Ross Young, Director, Capital One


When moving to the cloud, the way you secure things goes hand-in-hand with how you lower maintenance and development costs. For example, when you build your cloud architecture, are you talking about EC2 servers, containerized servers, or Amazon serverless applications? As you go further down that path, the cloud provider provides more functionality. You no longer have to worry about patching the operating system, configuring, monitoring, and scaling. All of those things are now managed by the AWS provider. This impacts the way you develop and the way you secure your architecture.

In a dynamic cloud environment, the old security groups are not as important. What becomes more important are service meshes and Layer 7 firewalls where you’re limiting the scope of applications by controlling which microservices talk to which APIs. The challenge becomes how to create those types of services in an enterprise service-level offering so that all of your developers from whatever lines of business can now utilize them.

It starts with everyone agreeing to a trusted DevSecOps or continuous integration, continuous delivery (CI/CD) pipeline. Organizations begin by looking at the earliest point at which they can find anything bad, which is typically the integrated developer environment (IDE), and that’s where they implement a code-scanning tool. They also have a code check-in process that examines the quality of source code through static code analysis.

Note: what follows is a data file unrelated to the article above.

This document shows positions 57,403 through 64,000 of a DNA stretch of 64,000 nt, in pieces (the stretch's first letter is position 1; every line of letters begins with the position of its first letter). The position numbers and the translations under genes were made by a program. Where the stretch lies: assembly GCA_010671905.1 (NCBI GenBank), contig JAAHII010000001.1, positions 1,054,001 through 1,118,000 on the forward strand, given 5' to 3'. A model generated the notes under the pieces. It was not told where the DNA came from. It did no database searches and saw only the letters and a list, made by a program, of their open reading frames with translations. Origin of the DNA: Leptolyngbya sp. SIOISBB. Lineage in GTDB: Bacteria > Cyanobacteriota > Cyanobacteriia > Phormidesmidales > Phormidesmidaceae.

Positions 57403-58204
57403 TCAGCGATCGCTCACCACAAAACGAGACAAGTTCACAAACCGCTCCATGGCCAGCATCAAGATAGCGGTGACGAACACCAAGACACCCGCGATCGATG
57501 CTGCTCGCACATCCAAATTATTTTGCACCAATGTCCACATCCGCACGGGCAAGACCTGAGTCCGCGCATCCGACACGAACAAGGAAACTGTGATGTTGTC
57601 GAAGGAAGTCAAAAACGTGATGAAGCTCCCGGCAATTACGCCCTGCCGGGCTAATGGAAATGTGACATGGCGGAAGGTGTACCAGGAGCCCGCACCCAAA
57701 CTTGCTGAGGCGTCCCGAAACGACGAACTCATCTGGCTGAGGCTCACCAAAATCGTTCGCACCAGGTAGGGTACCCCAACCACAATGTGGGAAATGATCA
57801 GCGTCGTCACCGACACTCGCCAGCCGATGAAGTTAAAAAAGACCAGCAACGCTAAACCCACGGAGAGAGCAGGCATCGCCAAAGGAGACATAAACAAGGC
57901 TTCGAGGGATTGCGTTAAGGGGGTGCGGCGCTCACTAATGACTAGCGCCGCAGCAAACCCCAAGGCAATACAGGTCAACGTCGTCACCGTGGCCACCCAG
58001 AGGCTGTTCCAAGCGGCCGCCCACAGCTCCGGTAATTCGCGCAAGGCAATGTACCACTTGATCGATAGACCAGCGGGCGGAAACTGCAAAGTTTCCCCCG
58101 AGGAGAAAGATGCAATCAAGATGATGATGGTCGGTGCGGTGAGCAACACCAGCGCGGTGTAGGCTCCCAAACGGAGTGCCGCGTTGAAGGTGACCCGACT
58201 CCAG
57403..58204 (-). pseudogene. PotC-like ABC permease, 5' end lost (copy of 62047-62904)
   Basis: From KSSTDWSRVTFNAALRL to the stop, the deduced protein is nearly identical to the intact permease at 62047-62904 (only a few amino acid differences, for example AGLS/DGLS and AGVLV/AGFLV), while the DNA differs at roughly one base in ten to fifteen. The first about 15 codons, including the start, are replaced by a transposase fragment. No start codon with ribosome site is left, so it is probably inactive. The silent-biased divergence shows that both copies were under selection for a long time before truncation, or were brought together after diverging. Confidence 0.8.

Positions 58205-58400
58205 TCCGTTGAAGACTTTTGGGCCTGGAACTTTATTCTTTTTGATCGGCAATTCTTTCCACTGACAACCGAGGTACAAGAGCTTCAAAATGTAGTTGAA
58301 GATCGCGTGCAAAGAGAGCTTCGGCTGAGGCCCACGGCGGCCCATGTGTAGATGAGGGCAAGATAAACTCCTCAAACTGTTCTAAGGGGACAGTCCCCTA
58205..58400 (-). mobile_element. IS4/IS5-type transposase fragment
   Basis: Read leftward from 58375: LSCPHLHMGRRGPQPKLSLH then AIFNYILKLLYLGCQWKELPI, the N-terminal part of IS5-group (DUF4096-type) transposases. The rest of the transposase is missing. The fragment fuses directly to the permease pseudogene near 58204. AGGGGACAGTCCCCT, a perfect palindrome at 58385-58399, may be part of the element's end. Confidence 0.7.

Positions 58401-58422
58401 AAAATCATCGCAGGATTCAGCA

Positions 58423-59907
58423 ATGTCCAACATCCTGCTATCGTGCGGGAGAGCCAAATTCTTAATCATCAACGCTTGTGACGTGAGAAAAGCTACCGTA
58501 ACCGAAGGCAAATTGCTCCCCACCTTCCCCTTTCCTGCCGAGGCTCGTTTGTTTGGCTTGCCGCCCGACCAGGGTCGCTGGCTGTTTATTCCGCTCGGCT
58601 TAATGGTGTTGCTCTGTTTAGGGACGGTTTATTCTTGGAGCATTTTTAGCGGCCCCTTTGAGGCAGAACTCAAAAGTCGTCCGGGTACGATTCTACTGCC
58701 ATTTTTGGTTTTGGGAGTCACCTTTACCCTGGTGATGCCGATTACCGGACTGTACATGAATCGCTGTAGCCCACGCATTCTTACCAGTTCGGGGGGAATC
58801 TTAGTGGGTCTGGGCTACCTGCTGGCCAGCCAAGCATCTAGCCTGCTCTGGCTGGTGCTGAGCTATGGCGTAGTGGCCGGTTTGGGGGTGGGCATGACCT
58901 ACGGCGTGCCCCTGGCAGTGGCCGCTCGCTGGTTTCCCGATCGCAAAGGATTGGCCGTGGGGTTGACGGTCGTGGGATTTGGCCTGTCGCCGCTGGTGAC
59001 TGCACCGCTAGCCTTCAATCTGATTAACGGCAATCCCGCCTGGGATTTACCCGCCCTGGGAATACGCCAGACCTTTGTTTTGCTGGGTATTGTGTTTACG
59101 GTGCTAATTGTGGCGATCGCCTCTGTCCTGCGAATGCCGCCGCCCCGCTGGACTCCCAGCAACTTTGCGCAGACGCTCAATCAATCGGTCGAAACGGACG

The pipeline also needs to support component analysis that looks at all the code dependencies to see if dependent components are properly patched and consistent, or what known vulnerabilities are in libraries you are using. The challenge at this stage is optimizing the tools to focus on the vulnerabilities that matter most in your environment, to make sure you are seeing everything and scanning what you need to scan, and how you build more security checks into the pipeline.

Then you analyze the code in production and scan for application-layer vulnerabilities. Doing all of those things helps you have a more proactively secure environment. To gain runtime protection, you still need tools that provide continuous real-time monitoring.

This is an excerpt from the Container and Cloud Security Series.  This series was generously sponsored by Lacework.